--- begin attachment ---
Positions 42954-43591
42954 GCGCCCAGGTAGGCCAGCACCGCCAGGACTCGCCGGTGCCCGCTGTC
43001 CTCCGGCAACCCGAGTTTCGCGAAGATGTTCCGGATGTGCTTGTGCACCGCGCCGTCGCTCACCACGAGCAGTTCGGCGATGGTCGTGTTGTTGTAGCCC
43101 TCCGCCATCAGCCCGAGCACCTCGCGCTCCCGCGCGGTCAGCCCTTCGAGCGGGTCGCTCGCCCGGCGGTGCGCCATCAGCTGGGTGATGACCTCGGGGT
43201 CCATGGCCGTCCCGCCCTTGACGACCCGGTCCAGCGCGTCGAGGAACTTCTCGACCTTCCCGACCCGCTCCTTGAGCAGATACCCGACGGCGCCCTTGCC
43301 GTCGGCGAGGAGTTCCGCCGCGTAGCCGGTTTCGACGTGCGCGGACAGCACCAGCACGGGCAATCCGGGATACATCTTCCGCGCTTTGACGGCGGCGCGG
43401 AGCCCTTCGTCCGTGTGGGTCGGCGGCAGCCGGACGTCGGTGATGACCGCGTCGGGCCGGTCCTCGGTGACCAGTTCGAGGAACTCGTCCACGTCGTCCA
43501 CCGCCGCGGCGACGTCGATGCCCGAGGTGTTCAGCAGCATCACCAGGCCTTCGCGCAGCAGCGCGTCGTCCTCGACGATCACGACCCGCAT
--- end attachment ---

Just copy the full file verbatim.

Positions 42954-43591
42954 GCGCCCAGGTAGGCCAGCACCGCCAGGACTCGCCGGTGCCCGCTGTC
43001 CTCCGGCAACCCGAGTTTCGCGAAGATGTTCCGGATGTGCTTGTGCACCGCGCCGTCGCTCACCACGAGCAGTTCGGCGATGGTCGTGTTGTTGTAGCCC
43101 TCCGCCATCAGCCCGAGCACCTCGCGCTCCCGCGCGGTCAGCCCTTCGAGCGGGTCGCTCGCCCGGCGGTGCGCCATCAGCTGGGTGATGACCTCGGGGT
43201 CCATGGCCGTCCCGCCCTTGACGACCCGGTCCAGCGCGTCGAGGAACTTCTCGACCTTCCCGACCCGCTCCTTGAGCAGATACCCGACGGCGCCCTTGCC
43301 GTCGGCGAGGAGTTCCGCCGCGTAGCCGGTTTCGACGTGCGCGGACAGCACCAGCACGGGCAATCCGGGATACATCTTCCGCGCTTTGACGGCGGCGCGG
43401 AGCCCTTCGTCCGTGTGGGTCGGCGGCAGCCGGACGTCGGTGATGACCGCGTCGGGCCGGTCCTCGGTGACCAGTTCGAGGAACTCGTCCACGTCGTCCA
43501 CCGCCGCGGCGACGTCGATGCCCGAGGTGTTCAGCAGCATCACCAGGCCTTCGCGCAGCAGCGCGTCGTCCTCGACGATCACGACCCGCAT